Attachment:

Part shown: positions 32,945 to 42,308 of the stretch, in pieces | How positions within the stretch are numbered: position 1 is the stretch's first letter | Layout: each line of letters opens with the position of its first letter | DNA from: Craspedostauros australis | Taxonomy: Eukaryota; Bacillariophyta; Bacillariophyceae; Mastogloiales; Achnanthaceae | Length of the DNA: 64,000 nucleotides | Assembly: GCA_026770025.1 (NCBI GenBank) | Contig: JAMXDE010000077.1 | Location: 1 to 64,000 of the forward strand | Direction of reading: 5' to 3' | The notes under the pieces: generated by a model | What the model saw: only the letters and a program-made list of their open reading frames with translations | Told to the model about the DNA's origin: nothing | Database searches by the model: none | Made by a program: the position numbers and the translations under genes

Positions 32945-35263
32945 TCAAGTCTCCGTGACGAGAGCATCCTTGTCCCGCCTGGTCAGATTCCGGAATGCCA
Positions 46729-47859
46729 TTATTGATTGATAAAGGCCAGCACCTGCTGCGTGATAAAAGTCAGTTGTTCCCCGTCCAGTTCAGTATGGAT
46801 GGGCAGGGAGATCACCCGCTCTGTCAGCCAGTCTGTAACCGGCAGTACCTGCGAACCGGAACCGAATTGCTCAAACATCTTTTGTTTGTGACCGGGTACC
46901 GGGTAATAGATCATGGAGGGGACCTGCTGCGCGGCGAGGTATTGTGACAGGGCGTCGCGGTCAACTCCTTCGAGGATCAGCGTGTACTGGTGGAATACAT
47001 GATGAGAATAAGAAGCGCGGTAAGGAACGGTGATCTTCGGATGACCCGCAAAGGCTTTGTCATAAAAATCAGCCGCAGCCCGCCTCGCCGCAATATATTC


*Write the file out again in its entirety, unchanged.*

Part shown: positions 32,945 to 42,308 of the stretch, in pieces | How positions within the stretch are numbered: position 1 is the stretch's first letter | Layout: each line of letters opens with the position of its first letter | DNA from: Craspedostauros australis | Taxonomy: Eukaryota; Bacillariophyta; Bacillariophyceae; Mastogloiales; Achnanthaceae | Length of the DNA: 64,000 nucleotides | Assembly: GCA_026770025.1 (NCBI GenBank) | Contig: JAMXDE010000077.1 | Location: 1 to 64,000 of the forward strand | Direction of reading: 5' to 3' | The notes under the pieces: generated by a model | What the model saw: only the letters and a program-made list of their open reading frames with translations | Told to the model about the DNA's origin: nothing | Database searches by the model: none | Made by a program: the position numbers and the translations under genes

Positions 32945-35263
32945 TCAAGTCTCCGTGACGAGAGCATCCTTGTCCCGCCTGGTCAGATTCCGGAATGCCA
Positions 46729-47859
46729 TTATTGATTGATAAAGGCCAGCACCTGCTGCGTGATAAAAGTCAGTTGTTCCCCGTCCAGTTCAGTATGGAT
46801 GGGCAGGGAGATCACCCGCTCTGTCAGCCAGTCTGTAACCGGCAGTACCTGCGAACCGGAACCGAATTGCTCAAACATCTTTTGTTTGTGACCGGGTACC
46901 GGGTAATAGATCATGGAGGGGACCTGCTGCGCGGCGAGGTATTGTGACAGGGCGTCGCGGTCAACTCCTTCGAGGATCAGCGTGTACTGGTGGAATACAT
47001 GATGAGAATAAGAAGCGCGGTAAGGAACGGTGATCTTCGGATGACCCGCAAAGGCTTTGTCATAAAAATCAGCCGCAGCCCGCCTCGCCGCAATATATTC